Balance hero and goat. I try to balance illustrations in which I'm the hero, or our family is ideal, with illustrations that show me as the goat or that highlight us in our day-to-day struggles.

Once I told about a time we were traveling on the East Coast and disagreed about whether I was driving in the right direction. Judy said, "You're going west."

I said, "I'm not either. I'm going east. We're going in the right direction." Each of us was convinced the other was wrong.

Then I saw a sign that she didn't see that told me I was going in the wrong direction. I drove past the next two exits trying to think of some way I could get off for gasoline and get back on without telling her I had changed directions.

Often, it's harder for me to use an illustration that reveals the tenderness of our marriage. Several years ago, we went through a difficult period with Judy's health. That time of our lives was too tender to talk about for some time, but I finally got to the place where I could tell it without tearing up. One of the first times I made more than a passing reference to it was with this story:

When we celebrated our thirtieth wedding anniversary, I wanted to get Judy a ring that cost more than I felt I could afford. I'd always been a little embarrassed about the ring I gave her when we got engaged. Even after I took her engagement ring and the new ring to have the stones set, I kept debating whether I should have spent so much money.
But just a few weeks later, when Judy lay in the hospital bed after a stroke, her left hand partially paralyzed, I looked down at her hand and said, "That sure is a pretty ring on your finger."
She replied, "I think it is too."

I wanted the story to remind people to demonstrate love before it's too late.

Sometimes, of course, a preacher may not be able to use personal illustrations because of marital struggles. I have a preacher friend who has been holding on to his marriage with his fingertips for more than twenty years. He dreads preaching on marriage, because he feels like a hypocrite. But he grits his teeth and looks for illustrations from the marriages of others. He might say, "My friend, Bob Russell, tells the story … " That technique may limit his effectiveness, but I respect him, because he rises above his situation to preach on a subject that needs to be addressed.

Bring up sex—discreetly. When anyone talks about problems, needs, and expectations in marriage, sex always is near the top of the list. I preach on the topic because I believe in preaching the whole counsel of God and because I want to speak to real life.

We encourage parents to put their kids in children's church, yet I'm more discreet about how I discuss sex than I was fifteen years ago. Back then I might have used the word intercourse in a sermon. Now I use the word intimacy. That may seem counterintuitive, given our exposure to the subject from pop culture. For example, fifteen years ago, many people recoiled at hearing the word condom. Few are shocked by it anymore. But it's because people get the full frontal approach from television and movies that I want my approach to be tasteful.

I use personal illustrations on this topic only with caution, discretion, and permission. I've shared that one thing I love about Judy is she is really affectionate. She's kind of formal in public, and it surprises some people that she would be that warm at home.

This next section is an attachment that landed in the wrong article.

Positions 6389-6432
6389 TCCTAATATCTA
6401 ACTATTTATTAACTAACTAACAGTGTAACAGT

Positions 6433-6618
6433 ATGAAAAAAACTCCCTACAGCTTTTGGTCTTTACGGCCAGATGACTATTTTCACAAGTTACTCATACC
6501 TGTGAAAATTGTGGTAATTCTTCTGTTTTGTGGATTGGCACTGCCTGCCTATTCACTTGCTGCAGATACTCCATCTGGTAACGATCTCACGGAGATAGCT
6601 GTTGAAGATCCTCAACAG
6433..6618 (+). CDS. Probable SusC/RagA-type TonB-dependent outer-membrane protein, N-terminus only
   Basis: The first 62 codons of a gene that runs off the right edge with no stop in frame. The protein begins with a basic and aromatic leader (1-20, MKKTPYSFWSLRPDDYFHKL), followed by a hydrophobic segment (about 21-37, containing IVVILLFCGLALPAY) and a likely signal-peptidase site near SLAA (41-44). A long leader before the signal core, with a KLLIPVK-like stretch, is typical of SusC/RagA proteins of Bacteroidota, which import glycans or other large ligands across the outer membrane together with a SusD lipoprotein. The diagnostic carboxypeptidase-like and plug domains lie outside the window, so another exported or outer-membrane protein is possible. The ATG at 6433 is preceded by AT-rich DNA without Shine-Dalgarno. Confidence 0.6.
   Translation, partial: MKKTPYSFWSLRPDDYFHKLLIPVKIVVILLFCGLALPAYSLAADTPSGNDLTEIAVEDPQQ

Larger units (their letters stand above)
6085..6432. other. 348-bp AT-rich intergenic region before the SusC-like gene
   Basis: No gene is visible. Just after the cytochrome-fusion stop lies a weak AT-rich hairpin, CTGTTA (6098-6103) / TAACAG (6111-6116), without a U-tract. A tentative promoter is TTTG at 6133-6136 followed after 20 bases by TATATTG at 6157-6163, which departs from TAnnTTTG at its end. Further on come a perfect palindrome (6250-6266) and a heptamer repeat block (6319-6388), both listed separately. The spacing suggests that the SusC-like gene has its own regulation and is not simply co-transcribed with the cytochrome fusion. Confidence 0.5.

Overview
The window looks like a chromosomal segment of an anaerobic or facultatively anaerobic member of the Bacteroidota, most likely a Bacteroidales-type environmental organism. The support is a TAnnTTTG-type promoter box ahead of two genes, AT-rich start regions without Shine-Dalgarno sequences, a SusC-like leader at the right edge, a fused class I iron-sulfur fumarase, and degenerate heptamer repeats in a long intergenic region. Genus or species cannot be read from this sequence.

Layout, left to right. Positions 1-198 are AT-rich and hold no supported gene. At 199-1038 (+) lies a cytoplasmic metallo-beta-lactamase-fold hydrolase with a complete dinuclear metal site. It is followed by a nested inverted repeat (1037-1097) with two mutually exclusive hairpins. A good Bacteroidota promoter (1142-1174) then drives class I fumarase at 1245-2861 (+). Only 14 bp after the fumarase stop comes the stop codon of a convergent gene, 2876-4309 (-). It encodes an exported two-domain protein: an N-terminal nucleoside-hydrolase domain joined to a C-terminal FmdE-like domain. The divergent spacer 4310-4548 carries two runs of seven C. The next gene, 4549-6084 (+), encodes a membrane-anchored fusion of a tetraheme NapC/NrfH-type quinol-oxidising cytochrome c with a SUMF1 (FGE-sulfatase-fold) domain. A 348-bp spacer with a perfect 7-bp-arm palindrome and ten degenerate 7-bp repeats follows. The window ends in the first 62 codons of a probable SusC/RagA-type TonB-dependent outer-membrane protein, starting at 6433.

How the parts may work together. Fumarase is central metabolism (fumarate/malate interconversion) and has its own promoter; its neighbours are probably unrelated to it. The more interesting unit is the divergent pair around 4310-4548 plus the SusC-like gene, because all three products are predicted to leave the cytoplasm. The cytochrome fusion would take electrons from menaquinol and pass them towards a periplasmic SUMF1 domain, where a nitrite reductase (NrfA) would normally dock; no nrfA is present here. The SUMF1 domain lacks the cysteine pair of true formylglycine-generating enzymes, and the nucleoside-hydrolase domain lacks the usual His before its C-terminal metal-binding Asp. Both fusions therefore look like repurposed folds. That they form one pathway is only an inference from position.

One night, Judy and I were eating pizza with the youth after church in the church kitchen. Judy really looked pretty that night. She looked my way, and I winked at her. She looked away like she was embarrassed, but later that night at home, as I was sitting in my chair reading, she came up behind me and put her arms around my neck. She asked, "You know what it does to me when you wink at me like that in public?"

"No, not really."

Well, I found out, and I'm going to do it more often!

A story like this has an important purpose: it signals to married people that it's okay to be affectionate, to desire your spouse, and to initiate intimacy.

Point to practical help. I want a sermon on marriage to point people to the Source of hope. But many people need additional, practical assistance. Whenever possible, I point people to that. In one message, I brought up the subject of being a single dad. I said:

Our society is becoming more sensitive to single moms; when you hear of single dads, it's usually deadbeat dads and dads who have abandoned their families. But statistically, fourteen out of one hundred custodial parents are fathers. Then there are dads who wish they could go back and relive their situations, but they can't. So if you're in that situation, there's a support group here that can help you.

Believe in preaching's power. Despite the challenges, I keep preaching on marriage.

One couple, now married for more than twenty-five years, was in deep marital trouble about six years ago. They were not members of our church. They were separated, he had been running out on her, and a divorce was in the works. Somebody gave the wife a tape of one of my sermons on marriage, and she listened to it. When the husband came to pick up his things, he saw the tape on the counter and said, "What's this?"

She said, "It's by some preacher at Southeast Christian Church."

"Do you mind if I listen to it?"

"You can have it," she replied. "I'm finished with it." He headed to his apartment and started listening to the tape. He kept driving around until it was over. Then he drove back home and said to his wife, "I want to work on our marriage again."

They started coming to our church regularly, worked through their issues, and today are still together. They are so happy. They recently stopped me to introduce me to their daughter.

When I see God's Word turn around a marriage, that makes the hard work of preaching worthwhile.